Critical Analysis Of Social Capital Killing Communities By Ryan Macneil

1002 Words 5 Pages
The essay “Social Capital Killing Communities” was written by Ryan MacNeil to fulfill the requirements of a “Theory of Local Economic Development” class in December of 2004. MacNeil’s essay attempts to rationalize an argument that social capital is both not damaging non-urban communities and may in fact be an advantage for economic growth in rural areas if researchers would only look beyond simple GDP growth to measure prosperity. MacNeil’s entire hypothesis is based on GDP being an inaccurate measurement for economic improvement. If the reader can grasp, even embrace, the idea that perhaps a measure such as GPI (Genuine Progress Index) is a fair measure, then the essay moves from overtly theoretical to perhaps a hypothesis that can be tested …show more content…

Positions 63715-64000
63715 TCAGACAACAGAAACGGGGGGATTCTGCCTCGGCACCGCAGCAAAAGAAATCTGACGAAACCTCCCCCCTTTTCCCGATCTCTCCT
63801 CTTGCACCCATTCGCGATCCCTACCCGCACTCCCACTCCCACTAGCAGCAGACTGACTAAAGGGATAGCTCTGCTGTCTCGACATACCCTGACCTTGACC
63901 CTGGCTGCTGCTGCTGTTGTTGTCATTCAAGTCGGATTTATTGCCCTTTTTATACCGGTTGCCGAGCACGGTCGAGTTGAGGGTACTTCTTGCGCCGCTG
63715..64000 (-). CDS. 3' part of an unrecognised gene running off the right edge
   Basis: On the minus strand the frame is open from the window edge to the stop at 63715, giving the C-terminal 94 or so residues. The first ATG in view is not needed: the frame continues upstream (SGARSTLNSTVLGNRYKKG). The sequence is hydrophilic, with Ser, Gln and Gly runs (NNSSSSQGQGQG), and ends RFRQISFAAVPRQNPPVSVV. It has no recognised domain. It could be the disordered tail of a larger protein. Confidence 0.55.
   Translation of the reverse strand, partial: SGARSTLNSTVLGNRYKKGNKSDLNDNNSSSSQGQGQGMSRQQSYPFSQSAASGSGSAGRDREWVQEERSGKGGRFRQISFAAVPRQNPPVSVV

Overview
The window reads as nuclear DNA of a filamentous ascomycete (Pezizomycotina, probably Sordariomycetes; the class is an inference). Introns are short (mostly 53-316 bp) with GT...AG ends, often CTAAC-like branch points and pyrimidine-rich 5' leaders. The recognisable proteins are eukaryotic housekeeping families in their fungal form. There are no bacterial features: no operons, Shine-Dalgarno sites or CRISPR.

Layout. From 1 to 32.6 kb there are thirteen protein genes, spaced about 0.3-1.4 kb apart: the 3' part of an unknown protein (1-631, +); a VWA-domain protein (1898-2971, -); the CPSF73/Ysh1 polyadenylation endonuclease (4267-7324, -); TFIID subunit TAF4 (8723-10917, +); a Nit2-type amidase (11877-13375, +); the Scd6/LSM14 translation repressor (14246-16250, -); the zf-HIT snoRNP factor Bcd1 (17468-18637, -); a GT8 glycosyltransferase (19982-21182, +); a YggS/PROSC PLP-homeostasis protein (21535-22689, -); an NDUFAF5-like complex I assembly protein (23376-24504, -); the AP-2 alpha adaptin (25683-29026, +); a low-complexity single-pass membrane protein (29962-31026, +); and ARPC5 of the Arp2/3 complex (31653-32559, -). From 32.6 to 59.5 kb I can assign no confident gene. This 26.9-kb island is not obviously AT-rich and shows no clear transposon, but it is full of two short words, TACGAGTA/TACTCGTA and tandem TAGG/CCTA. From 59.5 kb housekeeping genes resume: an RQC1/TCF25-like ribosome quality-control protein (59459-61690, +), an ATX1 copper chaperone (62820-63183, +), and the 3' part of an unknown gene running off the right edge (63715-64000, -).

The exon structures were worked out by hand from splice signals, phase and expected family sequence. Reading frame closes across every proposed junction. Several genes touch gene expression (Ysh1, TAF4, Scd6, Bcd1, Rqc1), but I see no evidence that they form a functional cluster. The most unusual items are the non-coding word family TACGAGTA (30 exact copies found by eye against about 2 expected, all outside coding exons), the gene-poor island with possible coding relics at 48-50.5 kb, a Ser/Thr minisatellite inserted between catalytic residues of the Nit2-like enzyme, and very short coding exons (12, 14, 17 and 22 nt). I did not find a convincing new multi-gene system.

It has become easy and almost expected for young people to leave rural communities. Recent research by a doctoral student at the Canadian Resilience Research Centre illustrates that rural youth are caught in a complicated world with many of the young people who feel forced to leave would choose a rural lifestyle over an urban one. This sense of family and wanting to be close to your roots is a benefit of rural communities. A second benefit of rural areas is the link to church. Taylor and Chatters found that “younger respondents were likely to receive support” from their church if they attended their family church. These two benefits, a sense of family and church membership, are two benefits of social capital that would correlate to GPI, but not be measured at all for GDP.
Throughout “Social Capital Killing Communities,” MacNeil seems to argue that social capital is aiding and improving rural communities. He argues in favor of using measures beyond simple GDP for evidence. MacNeil’s hypothesis is that GDP is an imperfect measurement for economic improvement in communities. Instead measures such a GPI, demonstrate that rural communities compete well for satisfaction of individuals living in those areas as there is more to life than a bigger

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